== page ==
Death returns to the first, "white" scene of the train in the snow. A woman is taking her children (one girl and one boy) to be handed over to foster parents. On the train the little boy, whose name is Werner, coughs intensely and suddenly dies. Death appears and sees that no one has noticed except for the girl, Werner's older sister, whose name is Liesel Meminger.
The narrative begins more traditionally now, but the reader already has more knowledge than the characters. Zusak uses this kind of dramatic irony often – especially comparing Death's situational knowledge with that of the protagonist, nine-year-old Liesel. The story begins with a death.
Liesel had been asleep and dreaming about the Führer, Adolf Hitler, giving a speech with words that "glowed in the light." Liesel greets him like a friend, but then she wakes up and sees Death as he takes her brother's soul. The train stops and Liesel and her mother carry Werner's body outside into the snow, but then the guards make them get back on the train. The guards drop the family off at the next township.
Hitler is introduced as a master of words. He has not yet become an antagonist to Liesel, but the reader knows what is coming. The story starts dramatically, and it is clear something is very wrong in this family, but Death gives no details yet.
Two days later two gravediggers bury Werner as Liesel and her mother watch. The younger gravedigger accidentally drops a book from his coat pocket into the snow. After the ceremony Liesel starts to dig frantically through the snow for her brother, still in shock that he is dead. Her fingers start to bleed and her mother drags her away. Once she calms down Liesel sees the little black book, and she takes it. She and her mother leave the cemetery.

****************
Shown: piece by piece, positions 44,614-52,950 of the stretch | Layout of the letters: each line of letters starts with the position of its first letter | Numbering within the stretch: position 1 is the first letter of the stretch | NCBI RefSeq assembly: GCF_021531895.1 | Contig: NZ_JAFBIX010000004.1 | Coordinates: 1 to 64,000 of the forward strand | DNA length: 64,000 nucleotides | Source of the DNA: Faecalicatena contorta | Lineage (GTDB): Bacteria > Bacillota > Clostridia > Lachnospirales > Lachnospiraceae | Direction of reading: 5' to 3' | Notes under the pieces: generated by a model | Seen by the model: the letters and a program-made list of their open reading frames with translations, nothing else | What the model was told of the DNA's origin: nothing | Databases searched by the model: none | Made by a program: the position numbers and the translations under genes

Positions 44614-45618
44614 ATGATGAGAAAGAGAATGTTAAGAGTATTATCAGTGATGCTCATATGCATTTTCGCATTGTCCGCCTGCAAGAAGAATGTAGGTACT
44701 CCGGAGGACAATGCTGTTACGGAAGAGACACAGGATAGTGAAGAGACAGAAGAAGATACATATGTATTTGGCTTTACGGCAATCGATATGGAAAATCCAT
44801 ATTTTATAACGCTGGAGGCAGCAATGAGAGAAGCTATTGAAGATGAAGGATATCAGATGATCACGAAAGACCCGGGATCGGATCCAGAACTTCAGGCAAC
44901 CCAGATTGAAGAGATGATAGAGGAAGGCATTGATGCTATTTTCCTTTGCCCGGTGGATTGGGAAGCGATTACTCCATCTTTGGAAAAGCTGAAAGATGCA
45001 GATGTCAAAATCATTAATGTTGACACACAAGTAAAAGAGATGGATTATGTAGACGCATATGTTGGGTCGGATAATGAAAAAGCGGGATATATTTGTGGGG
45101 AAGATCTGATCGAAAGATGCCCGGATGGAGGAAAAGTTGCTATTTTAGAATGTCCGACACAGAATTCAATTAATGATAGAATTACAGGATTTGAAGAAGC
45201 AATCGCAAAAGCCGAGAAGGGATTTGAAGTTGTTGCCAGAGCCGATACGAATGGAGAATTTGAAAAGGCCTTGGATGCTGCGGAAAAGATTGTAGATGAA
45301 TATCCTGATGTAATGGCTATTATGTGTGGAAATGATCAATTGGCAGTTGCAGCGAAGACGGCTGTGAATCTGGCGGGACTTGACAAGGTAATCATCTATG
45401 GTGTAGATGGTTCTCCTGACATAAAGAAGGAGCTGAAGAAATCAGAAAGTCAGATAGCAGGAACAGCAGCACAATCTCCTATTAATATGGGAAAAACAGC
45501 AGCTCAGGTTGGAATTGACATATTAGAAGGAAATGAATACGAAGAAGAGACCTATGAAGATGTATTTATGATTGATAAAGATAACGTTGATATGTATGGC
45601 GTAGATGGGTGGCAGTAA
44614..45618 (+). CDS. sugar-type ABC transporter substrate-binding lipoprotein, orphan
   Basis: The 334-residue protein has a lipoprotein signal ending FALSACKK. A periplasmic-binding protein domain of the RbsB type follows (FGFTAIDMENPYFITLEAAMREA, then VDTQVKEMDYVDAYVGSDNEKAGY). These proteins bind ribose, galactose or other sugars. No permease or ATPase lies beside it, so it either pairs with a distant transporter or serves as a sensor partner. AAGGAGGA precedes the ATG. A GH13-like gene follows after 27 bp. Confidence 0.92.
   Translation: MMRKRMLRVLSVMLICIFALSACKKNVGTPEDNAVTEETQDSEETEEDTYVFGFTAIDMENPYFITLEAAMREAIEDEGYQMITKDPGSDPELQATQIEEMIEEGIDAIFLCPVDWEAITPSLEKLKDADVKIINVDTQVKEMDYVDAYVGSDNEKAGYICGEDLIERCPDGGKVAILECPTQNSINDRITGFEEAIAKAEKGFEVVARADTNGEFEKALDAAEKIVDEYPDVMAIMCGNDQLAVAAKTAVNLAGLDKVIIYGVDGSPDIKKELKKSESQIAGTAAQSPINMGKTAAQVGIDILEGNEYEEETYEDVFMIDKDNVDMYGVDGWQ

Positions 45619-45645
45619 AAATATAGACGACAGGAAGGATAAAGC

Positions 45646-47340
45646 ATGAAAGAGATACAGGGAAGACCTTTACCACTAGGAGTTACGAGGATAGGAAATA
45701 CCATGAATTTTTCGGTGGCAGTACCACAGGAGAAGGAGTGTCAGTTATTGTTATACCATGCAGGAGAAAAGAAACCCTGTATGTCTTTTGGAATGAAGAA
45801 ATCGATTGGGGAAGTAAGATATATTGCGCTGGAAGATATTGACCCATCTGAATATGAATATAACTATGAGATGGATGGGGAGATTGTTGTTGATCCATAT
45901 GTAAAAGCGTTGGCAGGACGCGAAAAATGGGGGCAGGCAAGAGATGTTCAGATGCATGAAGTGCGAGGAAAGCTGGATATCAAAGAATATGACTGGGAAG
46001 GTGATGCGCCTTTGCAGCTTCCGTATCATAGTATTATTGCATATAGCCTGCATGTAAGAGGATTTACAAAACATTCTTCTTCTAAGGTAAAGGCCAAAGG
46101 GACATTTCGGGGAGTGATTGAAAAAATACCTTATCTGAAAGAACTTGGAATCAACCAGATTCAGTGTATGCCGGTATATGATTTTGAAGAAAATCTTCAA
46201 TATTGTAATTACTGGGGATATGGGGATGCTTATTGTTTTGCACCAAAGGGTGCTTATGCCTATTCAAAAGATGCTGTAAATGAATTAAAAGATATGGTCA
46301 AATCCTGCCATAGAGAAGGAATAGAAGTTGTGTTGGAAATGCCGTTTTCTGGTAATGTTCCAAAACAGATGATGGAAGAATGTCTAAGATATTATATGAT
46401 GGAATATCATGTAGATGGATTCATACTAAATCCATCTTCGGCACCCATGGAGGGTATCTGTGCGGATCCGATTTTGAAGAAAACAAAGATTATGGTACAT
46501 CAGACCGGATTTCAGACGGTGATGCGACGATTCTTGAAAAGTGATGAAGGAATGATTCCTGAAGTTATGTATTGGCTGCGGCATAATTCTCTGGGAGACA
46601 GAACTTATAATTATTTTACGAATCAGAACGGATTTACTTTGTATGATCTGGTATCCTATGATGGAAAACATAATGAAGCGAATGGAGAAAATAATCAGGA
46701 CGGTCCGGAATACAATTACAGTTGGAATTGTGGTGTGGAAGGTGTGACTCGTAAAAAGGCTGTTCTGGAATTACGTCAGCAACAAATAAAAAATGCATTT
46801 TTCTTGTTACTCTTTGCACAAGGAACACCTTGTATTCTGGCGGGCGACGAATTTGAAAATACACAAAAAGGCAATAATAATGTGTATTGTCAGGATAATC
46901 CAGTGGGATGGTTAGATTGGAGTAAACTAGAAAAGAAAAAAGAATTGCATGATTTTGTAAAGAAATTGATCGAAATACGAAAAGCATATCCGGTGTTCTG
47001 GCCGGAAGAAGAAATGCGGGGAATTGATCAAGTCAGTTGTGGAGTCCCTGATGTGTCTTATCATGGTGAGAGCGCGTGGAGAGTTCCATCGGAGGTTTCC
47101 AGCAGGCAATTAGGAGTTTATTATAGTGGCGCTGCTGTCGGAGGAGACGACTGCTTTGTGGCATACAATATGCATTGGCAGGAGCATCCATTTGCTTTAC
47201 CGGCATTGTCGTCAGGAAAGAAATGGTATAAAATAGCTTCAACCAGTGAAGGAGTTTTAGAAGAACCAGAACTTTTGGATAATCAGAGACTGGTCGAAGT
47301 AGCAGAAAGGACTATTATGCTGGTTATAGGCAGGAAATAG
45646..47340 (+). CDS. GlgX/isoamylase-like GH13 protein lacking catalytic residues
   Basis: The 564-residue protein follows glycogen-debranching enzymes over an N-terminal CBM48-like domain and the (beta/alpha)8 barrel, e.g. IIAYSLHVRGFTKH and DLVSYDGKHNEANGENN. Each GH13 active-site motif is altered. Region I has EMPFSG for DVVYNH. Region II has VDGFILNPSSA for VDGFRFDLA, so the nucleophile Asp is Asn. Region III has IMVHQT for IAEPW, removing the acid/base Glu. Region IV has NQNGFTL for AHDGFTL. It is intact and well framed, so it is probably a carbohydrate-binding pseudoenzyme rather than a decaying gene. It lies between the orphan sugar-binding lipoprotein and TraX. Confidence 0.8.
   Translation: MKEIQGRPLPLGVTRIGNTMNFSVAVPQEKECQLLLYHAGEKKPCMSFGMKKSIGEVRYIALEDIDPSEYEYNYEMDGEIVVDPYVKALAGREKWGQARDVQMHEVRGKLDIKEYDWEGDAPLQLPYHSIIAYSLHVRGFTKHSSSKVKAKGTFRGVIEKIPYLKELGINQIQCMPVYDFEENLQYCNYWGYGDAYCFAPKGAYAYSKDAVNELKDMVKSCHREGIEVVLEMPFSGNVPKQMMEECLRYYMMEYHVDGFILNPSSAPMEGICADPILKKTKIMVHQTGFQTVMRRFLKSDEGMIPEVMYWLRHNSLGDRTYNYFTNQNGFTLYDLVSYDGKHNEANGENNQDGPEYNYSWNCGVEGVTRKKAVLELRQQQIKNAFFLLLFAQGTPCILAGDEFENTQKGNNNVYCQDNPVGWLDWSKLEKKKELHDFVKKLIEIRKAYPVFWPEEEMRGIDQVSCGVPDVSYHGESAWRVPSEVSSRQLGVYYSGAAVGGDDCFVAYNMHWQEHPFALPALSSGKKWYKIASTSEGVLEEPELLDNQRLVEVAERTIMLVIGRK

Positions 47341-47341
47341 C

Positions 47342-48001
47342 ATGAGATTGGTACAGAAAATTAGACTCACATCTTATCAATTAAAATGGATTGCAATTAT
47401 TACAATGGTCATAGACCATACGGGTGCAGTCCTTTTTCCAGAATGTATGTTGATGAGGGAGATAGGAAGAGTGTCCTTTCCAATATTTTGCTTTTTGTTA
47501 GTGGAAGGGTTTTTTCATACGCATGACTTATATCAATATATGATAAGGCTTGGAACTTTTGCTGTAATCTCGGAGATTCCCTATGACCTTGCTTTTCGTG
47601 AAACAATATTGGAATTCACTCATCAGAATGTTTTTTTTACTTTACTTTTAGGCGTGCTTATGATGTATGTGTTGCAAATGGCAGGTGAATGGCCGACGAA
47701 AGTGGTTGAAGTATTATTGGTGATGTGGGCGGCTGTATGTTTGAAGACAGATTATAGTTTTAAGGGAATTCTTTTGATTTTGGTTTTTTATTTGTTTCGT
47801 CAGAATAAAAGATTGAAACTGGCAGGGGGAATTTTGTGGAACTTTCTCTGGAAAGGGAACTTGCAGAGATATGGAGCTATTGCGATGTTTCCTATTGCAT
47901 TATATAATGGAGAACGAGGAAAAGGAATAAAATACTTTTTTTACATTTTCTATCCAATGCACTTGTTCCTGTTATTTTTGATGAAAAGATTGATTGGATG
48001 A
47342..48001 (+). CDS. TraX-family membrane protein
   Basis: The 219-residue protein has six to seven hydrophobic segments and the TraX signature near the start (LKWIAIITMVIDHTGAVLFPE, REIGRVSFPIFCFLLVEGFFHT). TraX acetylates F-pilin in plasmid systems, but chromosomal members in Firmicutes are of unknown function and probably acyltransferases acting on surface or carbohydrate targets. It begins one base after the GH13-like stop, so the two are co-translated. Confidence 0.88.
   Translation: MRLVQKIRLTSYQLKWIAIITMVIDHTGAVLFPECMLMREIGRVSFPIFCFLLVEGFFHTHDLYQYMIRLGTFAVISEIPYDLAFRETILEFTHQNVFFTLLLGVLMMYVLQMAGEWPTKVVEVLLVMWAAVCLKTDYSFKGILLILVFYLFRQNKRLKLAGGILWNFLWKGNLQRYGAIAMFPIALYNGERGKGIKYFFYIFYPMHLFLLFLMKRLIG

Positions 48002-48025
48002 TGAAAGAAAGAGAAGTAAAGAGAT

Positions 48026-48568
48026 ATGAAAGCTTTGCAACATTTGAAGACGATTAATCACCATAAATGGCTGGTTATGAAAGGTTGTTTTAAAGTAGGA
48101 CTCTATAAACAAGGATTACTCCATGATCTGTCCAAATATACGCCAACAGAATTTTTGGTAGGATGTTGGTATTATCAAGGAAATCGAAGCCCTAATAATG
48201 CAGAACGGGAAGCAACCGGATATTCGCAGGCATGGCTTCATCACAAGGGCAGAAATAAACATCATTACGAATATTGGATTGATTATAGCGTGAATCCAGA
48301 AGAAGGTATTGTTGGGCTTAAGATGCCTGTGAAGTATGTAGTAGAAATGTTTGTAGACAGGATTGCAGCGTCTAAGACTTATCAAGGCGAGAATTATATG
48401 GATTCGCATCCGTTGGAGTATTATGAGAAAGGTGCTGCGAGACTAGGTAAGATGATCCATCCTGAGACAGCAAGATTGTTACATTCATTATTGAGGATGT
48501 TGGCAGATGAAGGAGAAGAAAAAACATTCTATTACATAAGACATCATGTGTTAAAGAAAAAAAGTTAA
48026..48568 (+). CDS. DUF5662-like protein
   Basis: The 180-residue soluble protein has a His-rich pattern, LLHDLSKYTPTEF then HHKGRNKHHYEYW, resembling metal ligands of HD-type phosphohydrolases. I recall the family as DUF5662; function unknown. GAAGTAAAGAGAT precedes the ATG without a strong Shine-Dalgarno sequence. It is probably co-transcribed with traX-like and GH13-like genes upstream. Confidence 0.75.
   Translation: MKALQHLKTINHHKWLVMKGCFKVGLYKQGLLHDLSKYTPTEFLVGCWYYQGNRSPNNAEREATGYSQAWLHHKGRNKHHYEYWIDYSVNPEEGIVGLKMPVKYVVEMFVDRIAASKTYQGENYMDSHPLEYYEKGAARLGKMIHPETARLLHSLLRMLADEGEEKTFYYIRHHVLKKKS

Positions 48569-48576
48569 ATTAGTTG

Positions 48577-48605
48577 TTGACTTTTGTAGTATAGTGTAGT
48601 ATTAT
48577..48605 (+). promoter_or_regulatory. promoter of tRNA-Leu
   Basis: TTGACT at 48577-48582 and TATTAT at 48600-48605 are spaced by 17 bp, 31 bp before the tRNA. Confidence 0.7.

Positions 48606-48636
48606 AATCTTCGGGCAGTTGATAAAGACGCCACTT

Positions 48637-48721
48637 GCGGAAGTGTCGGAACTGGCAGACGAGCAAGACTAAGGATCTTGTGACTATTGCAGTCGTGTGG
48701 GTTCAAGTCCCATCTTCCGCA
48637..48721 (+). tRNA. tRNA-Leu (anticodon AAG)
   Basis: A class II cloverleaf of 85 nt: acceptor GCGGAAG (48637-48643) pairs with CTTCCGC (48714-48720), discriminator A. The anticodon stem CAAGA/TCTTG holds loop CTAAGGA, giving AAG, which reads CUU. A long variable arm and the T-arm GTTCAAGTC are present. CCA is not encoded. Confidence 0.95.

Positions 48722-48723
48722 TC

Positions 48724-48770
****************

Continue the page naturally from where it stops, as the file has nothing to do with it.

Liesel's first book stealing, though she doesn't know how to read yet. Her illiteracy is a form of powerlessness, as the story reveals later. This scene establishes the importance of books as objects, even apart from the words within them. The morbid, dramatic opening scene continues – Liesel has a lot to deal with already.
Death continues to narrate, though he is no longer an eyewitness. Liesel and her mother board a train to Munich, where Liesel is going to be handed over to foster parents because her mother cannot provide for her anymore. Death is amazed that the woman could experience something so horrible as the death of her child and still keep on living.
Death establishes himself as an omniscient narrator even apart from the scenes he has witnessed. Death begins his musings on the inherent contradictions of humans. The greatest mystery for him seems to be how they can keep on living in the face of despair.
They arrive in Munich and Liesel's mother has to explain to the authorities why Werner isn't there. She says goodbye to Liesel and Liesel is taken to a town called Molching, on the outskirts of Munich. Liesel has her first car ride as the foster care lady takes her to Himmel Street, where her new family, the Hubermanns, live. "Himmel" means "heaven" in German. Death muses over the irony of this, as Himmel Street is in a poor, shabby part of town.
Molching is a fictional town. Death's musing on the name "Himmel Street" will begin a recurring them of introducing and defining German words outside of the narrative. This serves as another reminder of the overarching theme of the power of words. Things look bleak for Liesel's beginnings.
They arrive at Himmel Street and the Hubermanns appear. Hans Hubermann is tall and Rosa Hubermann is short and round with an angry face. Liesel refuses to leave the car. People on the street start to gather around until Rosa curses at them. Hans smokes a cigarette quietly and finally persuades Liesel to come inside.
The introduction of two main characters. From the start Rosa is seen as loud and angry, while Hans immediately knows the right thing to do or say to win Liesel's trust. His quiet strength will be a positive force in Liesel's life.
Liesel carries in her suitcase, which contains the book that she took from the cemetery, the first conquest in her career as "book thief." The book is called The Grave Digger's Handbook: A Twelve-Step Guide to Grave-Digging Success.
The book's title seems ironic considering the narrator and opening scene. It is also the title of this section of the novel – which is in many ways about Liesel dealing with her brother's death.